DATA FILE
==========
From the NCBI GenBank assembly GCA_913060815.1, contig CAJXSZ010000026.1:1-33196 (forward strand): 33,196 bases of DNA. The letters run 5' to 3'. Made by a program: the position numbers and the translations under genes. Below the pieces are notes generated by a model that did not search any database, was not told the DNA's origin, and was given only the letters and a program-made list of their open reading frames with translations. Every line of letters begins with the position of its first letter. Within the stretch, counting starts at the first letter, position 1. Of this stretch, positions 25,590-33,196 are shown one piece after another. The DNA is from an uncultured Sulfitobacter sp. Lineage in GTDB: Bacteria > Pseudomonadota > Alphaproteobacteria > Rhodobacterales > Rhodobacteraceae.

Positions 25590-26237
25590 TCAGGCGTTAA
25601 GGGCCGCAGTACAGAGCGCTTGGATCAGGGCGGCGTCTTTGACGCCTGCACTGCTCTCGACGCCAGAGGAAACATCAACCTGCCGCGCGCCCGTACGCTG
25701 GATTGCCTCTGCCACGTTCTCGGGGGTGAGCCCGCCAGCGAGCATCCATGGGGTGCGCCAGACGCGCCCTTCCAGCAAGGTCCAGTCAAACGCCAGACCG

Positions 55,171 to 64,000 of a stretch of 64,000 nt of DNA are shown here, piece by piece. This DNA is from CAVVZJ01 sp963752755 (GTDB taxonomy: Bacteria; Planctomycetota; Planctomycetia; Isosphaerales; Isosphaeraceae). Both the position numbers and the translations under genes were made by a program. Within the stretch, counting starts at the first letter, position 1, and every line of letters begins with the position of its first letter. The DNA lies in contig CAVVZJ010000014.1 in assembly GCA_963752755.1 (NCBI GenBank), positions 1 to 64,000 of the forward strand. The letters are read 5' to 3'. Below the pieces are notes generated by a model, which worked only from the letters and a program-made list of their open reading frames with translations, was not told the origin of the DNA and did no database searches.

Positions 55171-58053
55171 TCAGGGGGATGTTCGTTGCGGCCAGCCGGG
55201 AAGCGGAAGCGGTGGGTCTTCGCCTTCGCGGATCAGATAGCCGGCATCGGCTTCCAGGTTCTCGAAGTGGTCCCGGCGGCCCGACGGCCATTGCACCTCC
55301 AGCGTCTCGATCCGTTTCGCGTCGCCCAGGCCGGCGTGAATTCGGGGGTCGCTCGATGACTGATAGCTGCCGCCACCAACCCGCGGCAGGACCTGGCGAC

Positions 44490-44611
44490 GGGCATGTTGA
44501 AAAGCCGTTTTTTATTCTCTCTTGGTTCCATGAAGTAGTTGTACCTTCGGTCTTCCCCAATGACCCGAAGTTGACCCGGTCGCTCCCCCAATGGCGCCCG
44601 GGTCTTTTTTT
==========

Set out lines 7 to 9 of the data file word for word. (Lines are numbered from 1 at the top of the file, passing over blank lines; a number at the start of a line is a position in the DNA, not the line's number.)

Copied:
Positions 55171-58053
55171 TCAGGGGGATGTTCGTTGCGGCCAGCCGGG
55201 AAGCGGAAGCGGTGGGTCTTCGCCTTCGCGGATCAGATAGCCGGCATCGGCTTCCAGGTTCTCGAAGTGGTCCCGGCGGCCCGACGGCCATTGCACCTCC